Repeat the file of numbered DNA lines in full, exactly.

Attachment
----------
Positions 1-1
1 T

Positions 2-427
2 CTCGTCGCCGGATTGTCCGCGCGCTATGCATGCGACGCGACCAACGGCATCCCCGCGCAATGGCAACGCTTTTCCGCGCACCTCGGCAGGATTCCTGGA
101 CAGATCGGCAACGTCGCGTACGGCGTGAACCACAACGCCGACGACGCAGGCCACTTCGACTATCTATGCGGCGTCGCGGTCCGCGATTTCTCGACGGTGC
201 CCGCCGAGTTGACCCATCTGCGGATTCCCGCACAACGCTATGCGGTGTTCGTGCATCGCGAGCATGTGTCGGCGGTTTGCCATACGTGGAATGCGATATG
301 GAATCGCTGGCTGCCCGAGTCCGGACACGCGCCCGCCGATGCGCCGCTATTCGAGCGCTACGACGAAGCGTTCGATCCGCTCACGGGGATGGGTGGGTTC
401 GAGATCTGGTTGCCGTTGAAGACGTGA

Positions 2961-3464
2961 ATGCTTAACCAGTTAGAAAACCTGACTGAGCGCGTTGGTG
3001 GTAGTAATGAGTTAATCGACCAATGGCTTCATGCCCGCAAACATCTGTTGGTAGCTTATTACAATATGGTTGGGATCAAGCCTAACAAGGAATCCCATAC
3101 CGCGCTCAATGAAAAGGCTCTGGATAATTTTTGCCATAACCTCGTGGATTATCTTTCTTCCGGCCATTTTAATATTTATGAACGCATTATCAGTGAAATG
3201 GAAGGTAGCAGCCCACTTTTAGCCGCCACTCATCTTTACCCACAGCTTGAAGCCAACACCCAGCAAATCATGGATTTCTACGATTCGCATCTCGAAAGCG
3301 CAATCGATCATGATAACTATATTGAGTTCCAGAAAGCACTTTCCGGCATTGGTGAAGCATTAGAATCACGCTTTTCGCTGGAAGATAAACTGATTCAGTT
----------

Positions 1-1
1 T

Positions 2-427
2 CTCGTCGCCGGATTGTCCGCGCGCTATGCATGCGACGCGACCAACGGCATCCCCGCGCAATGGCAACGCTTTTCCGCGCACCTCGGCAGGATTCCTGGA
101 CAGATCGGCAACGTCGCGTACGGCGTGAACCACAACGCCGACGACGCAGGCCACTTCGACTATCTATGCGGCGTCGCGGTCCGCGATTTCTCGACGGTGC
201 CCGCCGAGTTGACCCATCTGCGGATTCCCGCACAACGCTATGCGGTGTTCGTGCATCGCGAGCATGTGTCGGCGGTTTGCCATACGTGGAATGCGATATG
301 GAATCGCTGGCTGCCCGAGTCCGGACACGCGCCCGCCGATGCGCCGCTATTCGAGCGCTACGACGAAGCGTTCGATCCGCTCACGGGGATGGGTGGGTTC
401 GAGATCTGGTTGCCGTTGAAGACGTGA

Positions 2961-3464
2961 ATGCTTAACCAGTTAGAAAACCTGACTGAGCGCGTTGGTG
3001 GTAGTAATGAGTTAATCGACCAATGGCTTCATGCCCGCAAACATCTGTTGGTAGCTTATTACAATATGGTTGGGATCAAGCCTAACAAGGAATCCCATAC
3101 CGCGCTCAATGAAAAGGCTCTGGATAATTTTTGCCATAACCTCGTGGATTATCTTTCTTCCGGCCATTTTAATATTTATGAACGCATTATCAGTGAAATG
3201 GAAGGTAGCAGCCCACTTTTAGCCGCCACTCATCTTTACCCACAGCTTGAAGCCAACACCCAGCAAATCATGGATTTCTACGATTCGCATCTCGAAAGCG
3301 CAATCGATCATGATAACTATATTGAGTTCCAGAAAGCACTTTCCGGCATTGGTGAAGCATTAGAATCACGCTTTTCGCTGGAAGATAAACTGATTCAGTT